GKB: Geodemographics Knowledge Base

The MRS Census and GeoDems group champions new thinking and new talent; one area they have been particularly impressed with is the CDRC Masters Dissertation Scheme (MDS)

This programme offers an exciting opportunity to link students on Masters courses with leading retail companies on projects which are important to the retail industry. The scheme provides the opportunity to work directly with an industrial partner and to link students’ research to important retail and ‘open data’ sources. The project titles are devised by retailers and are open to students from a wide range of disciplines.

MRS CGG are proud to have been granted permission to publish abstracts from the dissertations and we are sure the students have a great future ahead of them.

This abstract is by Owen Hibbert

Title: Assessment of Potential Library of Things Locations - Modelling the propensity of the population of London to borrow rather than buy

Academic Institution: University of Leeds

Industry Sponsor: Library of Things

Background and Motivation
The aim of this project was to produce a borrowing potential scoring system, based on numerous factors. This task is important because the circular economy boosts local communities, strives for universal access and minimises environmental impacts[1].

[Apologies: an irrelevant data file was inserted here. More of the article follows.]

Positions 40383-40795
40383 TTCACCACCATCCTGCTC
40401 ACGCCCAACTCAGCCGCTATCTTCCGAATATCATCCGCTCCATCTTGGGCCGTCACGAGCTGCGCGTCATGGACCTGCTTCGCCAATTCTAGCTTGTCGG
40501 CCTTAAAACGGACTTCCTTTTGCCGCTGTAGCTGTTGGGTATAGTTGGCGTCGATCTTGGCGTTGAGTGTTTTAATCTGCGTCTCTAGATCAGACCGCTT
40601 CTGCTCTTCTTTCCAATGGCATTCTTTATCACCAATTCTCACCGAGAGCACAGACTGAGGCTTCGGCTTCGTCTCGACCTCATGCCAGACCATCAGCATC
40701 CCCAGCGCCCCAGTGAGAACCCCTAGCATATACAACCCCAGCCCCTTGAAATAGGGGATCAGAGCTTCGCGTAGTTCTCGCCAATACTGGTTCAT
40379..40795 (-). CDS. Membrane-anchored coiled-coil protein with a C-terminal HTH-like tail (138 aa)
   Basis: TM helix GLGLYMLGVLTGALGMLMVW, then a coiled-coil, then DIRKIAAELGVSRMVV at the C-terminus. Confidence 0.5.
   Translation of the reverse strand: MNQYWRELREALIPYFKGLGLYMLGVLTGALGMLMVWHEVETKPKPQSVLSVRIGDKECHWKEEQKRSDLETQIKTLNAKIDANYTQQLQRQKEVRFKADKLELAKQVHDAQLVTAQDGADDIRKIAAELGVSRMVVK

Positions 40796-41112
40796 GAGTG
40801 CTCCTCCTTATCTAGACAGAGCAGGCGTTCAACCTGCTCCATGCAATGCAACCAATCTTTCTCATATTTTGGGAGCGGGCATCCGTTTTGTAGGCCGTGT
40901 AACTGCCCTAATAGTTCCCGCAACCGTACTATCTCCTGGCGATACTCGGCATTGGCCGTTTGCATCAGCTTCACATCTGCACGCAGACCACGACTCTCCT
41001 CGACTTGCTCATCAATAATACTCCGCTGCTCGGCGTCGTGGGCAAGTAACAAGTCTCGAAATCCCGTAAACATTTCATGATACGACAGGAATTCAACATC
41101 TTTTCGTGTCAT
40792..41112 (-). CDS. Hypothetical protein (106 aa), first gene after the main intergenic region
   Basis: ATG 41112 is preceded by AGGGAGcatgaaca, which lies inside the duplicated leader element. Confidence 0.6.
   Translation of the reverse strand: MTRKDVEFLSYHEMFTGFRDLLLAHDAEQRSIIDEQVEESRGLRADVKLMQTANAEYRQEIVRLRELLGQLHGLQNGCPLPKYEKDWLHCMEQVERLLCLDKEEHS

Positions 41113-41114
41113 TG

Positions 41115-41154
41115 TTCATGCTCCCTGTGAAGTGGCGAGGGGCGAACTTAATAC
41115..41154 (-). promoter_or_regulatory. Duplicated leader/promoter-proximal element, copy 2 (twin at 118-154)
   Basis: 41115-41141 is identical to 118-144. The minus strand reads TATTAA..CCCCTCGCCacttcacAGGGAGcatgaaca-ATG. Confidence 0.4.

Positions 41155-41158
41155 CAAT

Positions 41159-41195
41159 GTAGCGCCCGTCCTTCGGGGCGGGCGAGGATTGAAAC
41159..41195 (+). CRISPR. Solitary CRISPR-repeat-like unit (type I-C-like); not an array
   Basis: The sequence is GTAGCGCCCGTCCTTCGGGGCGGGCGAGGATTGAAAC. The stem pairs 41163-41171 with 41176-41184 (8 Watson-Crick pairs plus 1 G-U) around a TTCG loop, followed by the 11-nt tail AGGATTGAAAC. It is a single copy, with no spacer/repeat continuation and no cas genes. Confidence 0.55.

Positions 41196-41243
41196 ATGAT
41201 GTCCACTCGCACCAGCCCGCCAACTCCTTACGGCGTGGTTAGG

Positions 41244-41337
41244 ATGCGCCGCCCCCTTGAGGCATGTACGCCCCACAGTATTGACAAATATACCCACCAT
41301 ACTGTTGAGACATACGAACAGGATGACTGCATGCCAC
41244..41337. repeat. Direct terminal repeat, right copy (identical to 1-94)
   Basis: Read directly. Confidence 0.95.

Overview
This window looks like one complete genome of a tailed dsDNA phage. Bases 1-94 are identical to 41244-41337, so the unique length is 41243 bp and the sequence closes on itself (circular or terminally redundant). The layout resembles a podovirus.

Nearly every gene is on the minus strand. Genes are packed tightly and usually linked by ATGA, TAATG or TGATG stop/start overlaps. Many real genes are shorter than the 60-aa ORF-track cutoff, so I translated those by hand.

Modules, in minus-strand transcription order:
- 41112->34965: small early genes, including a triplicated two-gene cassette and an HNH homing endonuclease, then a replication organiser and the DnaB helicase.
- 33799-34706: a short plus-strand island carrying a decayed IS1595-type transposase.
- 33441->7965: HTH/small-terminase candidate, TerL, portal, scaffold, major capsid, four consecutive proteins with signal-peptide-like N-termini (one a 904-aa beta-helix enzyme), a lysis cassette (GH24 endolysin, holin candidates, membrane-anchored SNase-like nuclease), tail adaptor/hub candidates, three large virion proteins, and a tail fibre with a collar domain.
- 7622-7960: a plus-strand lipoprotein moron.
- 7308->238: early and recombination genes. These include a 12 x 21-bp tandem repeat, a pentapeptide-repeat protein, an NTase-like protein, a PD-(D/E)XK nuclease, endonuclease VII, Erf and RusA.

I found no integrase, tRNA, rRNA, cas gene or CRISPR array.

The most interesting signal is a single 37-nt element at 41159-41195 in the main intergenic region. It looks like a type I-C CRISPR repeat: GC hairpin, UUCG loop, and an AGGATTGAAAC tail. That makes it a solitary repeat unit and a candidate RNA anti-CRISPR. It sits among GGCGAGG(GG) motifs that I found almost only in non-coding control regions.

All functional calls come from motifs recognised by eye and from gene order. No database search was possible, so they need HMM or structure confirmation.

Related Work
The Library of Things (LoT) is a social enterprise, which loans everyday household items, saving the consumer money and reducing waste[2]. These goals align with the circular economy, however only 10% of the global economy is circular[3].

“Global environmental problems demand a change in consumer behaviour”[4] 
N.Ameli (2017,p.3294)

It is projected that by 2050, 55% of the global population will resideincities[5]. There is a corresponding estimated increase in global material consumption, of 100 billion tonnes by 2050[6]. A concerning 80% of household items are used in less than a month[1]. Moreover, the production phase of household items, use upto 90% of the products energy production in its lifespan[4]. Therefore, the LoT provides a platform to minimise this waste. Moreover, circular economy focused enterprises can promote social equity, providing access for those who cannot afford a product outright, and act as a hub for the local community[2].

However, the motivations behind participation in access - based consumption schemes are largely unknown, with limited studies conducted so far, of which the majority have been qualitative in nature[7]. Therefore, there is a gap in the literature on the circular economy. This dissertation aimed to address this gap, through conducting quantitative research, analysing a range of variables that may reflect use or lack of use of circular economy initiatives.

Aim/Research Question(s)
Overall Aim: Establish where LoT locations would be best placed in London to maximise the benefits of the circular economy.
Forming the following RQs:
1) What do the consumer and store statistics of existing LoT’s demonstrate?